Once a pregnant sixteen-year-old incarcerated in the Minnesota juvenile justice system, now a celebrated writer, arts activist, and teacher who helps others unlock their creative power, Holbrook has heeded the call to tell the story of her life, and to find among its chapters—the horrific and the holy, the wild and the charmed—the lessons and necessary truths of those who have come before. In a memoir woven of moments of reckoning, she summons stories born of silence, stories held inside, untold stories stifled by pain or prejudice or ignorance. A child’s trauma recalls her own. An abusive marriage returns to haunt her family. She builds a career while raising five children as a single mother; she struggles with depression and grapples with crises immediate and historical, all while countenancing the subtle racism lurking under “Minnesota nice.”

Here Holbrook poignantly traces the path from her troubled childhood to her leadership positions in the Twin Cities literary community, showing how creative writing can be a powerful tool for challenging racism and the healing ways of the storyteller’s art.

Carolyn Holbrook has accomplished wonderful and amazing things—not the least of which is raising five children on her own and earning a doctorate. She encountered obstacles, prejudice, and sexism, and overcame them all, and her story is empowering, uplifting, and inspiring.

Some parts of the book bogged me down a bit, as they seemed repetitive or jumped around in time and/or subject. I felt that lessened the impact of Holbrook’s message as it allowed the reader to become distracted. I know this is an essay collection ranging over 25 years, so to an extent it’s understandable, but it’s still a distraction for the reader—and some people stop reading as soon as the author loses their interest.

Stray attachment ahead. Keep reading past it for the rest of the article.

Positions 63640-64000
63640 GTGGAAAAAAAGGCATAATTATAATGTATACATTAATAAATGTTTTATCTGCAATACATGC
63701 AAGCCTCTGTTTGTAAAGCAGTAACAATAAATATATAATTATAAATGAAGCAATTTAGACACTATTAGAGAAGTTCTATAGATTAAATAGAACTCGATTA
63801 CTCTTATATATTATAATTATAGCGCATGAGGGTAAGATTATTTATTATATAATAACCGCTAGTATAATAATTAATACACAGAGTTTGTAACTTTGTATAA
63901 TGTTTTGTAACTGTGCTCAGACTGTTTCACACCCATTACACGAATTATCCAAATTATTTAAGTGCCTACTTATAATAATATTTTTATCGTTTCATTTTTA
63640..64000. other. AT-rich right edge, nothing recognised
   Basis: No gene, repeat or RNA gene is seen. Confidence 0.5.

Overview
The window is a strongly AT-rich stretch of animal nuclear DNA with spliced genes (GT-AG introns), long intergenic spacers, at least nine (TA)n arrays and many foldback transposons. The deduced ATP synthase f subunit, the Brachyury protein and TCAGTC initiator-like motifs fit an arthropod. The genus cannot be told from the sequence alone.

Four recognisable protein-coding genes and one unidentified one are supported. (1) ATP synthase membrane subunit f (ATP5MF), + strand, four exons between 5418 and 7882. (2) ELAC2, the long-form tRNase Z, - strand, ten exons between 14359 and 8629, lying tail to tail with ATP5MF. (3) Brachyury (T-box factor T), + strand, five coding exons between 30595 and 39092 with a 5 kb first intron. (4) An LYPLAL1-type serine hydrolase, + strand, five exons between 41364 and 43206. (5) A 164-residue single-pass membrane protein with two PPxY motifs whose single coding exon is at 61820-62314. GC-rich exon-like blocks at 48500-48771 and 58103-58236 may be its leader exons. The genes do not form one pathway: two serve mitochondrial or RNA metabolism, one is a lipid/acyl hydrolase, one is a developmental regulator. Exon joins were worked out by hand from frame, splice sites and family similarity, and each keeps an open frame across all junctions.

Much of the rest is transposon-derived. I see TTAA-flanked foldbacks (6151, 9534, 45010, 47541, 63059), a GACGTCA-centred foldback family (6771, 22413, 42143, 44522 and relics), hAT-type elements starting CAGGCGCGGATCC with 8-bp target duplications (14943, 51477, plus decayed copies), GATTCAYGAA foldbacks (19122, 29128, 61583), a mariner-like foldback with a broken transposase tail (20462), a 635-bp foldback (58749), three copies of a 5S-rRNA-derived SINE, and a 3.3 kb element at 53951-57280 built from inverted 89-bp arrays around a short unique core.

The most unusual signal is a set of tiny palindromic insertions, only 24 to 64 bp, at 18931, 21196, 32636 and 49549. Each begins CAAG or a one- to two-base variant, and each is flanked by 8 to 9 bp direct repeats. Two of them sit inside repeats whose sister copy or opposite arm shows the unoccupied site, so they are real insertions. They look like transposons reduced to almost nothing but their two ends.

Carolyn Holbrook created SASE: The Write Place; she’s a professor of creative writing and has won awards in her work for the arts. Tell Me Your Names and I Will Testify is her newest book.

(Galley courtesy of University of Minnesota Press in exchange for an honest review.)

Book Review and Blog Tour: In the Neighborhood of True, by Susan Kaplan Carlton

in the neighborhood of true
Image belongs to Algonquin Young Readers.

Title:   In the Neighborhood of True
Author:   Susan Kaplan Carlton
Genre:   YA
Rating:   4.0 out of 5